We continue our conversations with creators working on DC’s upcoming books starring the Red Circle characters, and today, we chat with Scott McDaniel who’s penciling the upcoming Shield one-shot in August, written by JMS.
First Comics News: Scott, the Shield is by far not your first book, so before we start talking about that, let’s jump in the wayback machine – how did you break into comics?
Scott McDaniel: During my college years at Bucknell University, I met my best pal, Glenn Herdling, who got me started with Marvel Comics.
After graduation (I earned my Bachelor of Science in Electrical Engineering, BSEE, from Bucknell University in 1986), I went to work for Kearfott Guidance and Navigation Corporation, based in Wayne, NJ. I was a systems engineer for the inertial reference packages they made for satellites. These packages were about the size of a shoe-box, and contained two gyroscopes and accompanying electronics. (My claim to fame: my name was among those microfilmed and placed onboard the Magellan spacecraft, whose mission was to take radar images of the surface of Venus. It has since burned up in the Venutian atmosphere.)
After graduation, Glenn went to work for Marvel Comics, in editorial (lucky dog!). Glenn and his family helped me get started on my own in NJ, and we remained very good friends. I worked as an engineer during the day, and practiced drawing comics at night. It was pretty exhausting routine, mixed in with family life with my new wife and infant son. Glenn would take my drawings with him into Marvel, and get them critiqued by other editors and whatever pros happened by that day. Then, it was back to the board to incorporate the pro advice I was given. After several years of this, I finally was offered my first pro work — a Prowler back-up story in Spectacular Spider-Man Annual #9. Heartfelt thanks to the story’s write, Glenn Herdling, as he was instrumental in me getting that first work. And I especially thank God for providing me the opportunity.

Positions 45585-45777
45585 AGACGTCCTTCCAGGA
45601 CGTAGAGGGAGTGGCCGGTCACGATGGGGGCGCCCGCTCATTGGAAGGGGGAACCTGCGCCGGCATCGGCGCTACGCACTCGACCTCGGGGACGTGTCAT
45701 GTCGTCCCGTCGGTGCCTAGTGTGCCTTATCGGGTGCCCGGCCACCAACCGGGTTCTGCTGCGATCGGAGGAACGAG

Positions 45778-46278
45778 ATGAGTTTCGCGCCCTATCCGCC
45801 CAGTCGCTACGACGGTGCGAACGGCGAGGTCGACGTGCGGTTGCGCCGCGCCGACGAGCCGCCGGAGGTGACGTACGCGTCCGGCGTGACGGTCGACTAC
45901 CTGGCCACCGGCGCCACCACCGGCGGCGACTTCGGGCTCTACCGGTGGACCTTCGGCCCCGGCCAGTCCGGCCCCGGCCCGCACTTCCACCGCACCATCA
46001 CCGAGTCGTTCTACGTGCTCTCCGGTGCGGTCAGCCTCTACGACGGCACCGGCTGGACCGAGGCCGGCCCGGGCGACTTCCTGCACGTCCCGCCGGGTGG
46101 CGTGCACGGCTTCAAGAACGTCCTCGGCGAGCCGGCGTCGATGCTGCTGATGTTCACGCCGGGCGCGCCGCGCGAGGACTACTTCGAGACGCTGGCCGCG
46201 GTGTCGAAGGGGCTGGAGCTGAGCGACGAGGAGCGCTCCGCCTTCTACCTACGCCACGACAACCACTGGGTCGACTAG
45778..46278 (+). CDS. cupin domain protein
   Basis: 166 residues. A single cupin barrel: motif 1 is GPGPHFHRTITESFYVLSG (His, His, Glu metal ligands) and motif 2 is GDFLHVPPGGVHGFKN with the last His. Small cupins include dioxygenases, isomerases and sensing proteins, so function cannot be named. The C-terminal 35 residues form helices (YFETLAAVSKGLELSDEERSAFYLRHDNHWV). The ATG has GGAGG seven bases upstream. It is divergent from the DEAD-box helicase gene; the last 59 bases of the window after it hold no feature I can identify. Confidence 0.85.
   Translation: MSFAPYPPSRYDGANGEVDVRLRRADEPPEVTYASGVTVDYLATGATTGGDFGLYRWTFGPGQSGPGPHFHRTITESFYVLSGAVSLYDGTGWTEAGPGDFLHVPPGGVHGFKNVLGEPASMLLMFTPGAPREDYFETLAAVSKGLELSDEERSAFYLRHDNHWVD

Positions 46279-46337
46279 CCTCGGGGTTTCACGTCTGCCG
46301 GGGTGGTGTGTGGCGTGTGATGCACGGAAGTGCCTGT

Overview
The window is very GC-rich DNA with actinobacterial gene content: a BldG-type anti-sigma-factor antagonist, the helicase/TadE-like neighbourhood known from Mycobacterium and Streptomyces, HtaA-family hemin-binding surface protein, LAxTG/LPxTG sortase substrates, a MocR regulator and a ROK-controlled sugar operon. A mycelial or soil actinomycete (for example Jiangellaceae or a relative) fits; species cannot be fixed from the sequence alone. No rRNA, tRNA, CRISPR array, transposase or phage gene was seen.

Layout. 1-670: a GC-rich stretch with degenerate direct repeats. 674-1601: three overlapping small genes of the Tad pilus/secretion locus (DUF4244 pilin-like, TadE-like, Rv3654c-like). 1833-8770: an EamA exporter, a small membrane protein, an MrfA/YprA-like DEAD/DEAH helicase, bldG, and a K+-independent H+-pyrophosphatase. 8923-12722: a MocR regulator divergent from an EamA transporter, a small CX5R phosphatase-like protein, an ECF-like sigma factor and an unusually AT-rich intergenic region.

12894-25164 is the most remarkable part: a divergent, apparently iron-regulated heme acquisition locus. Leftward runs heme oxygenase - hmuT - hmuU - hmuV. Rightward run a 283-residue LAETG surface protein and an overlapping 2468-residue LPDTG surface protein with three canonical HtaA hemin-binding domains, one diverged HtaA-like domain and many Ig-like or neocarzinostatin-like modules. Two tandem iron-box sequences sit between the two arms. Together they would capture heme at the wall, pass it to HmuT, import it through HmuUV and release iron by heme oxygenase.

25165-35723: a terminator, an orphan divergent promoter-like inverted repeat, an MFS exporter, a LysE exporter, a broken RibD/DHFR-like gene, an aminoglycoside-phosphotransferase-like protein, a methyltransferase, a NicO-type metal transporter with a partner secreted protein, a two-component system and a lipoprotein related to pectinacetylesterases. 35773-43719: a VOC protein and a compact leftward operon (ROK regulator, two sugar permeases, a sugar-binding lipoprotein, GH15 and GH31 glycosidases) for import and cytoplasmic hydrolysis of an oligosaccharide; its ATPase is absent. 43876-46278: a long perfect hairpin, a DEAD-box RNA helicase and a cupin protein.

The Shield, page 4I was offered some small work in Marvel Comics Presents, but it was very infrequently, and I had tried to get work from other sources (all while still working full time as an EE). I did some SuperCops work for NOW comics, but the company went bankrupt, and the work was never published. I did a little work for Innovation Comics, but I was fired for not being good enough (and rightly so!).
Glenn to the rescue! We did an issue of What If…? together (What If Spidey Never Lost His Cosmic Powers?), and that got me active with Marvel. I was offered four Spider-Man annuals (the “Hero Killers” story). I completed the three main Spidey annuals, and before beginning on the last part, the New Warriors annual, Ralph Macchio (editor of Avengers, Daredevil, and others) offered me a 5 month try-out stint on Daredevil! How did this come out of the blue?? Glenn’s assistant editor, Pat Garrahy, had just moved over to work with Ralph Macchio. Pat was familiar with my work through Glenn, and he saw a lot of potential in me. It was Pat who convinced a very reluctant Ralph to give me a shot on Daredevil following the departure of Lee Weeks. I suppose the opening sentence should read “Glenn and Pat to the rescue!”
With my wife’s support, I jumped at the DD opportunity by quitting my engineering job and going into comics full-time! (Sorry again to Danny Fingeroth for not completing all 4 annuals!)
From this point, the broad stroke of my career is as follows: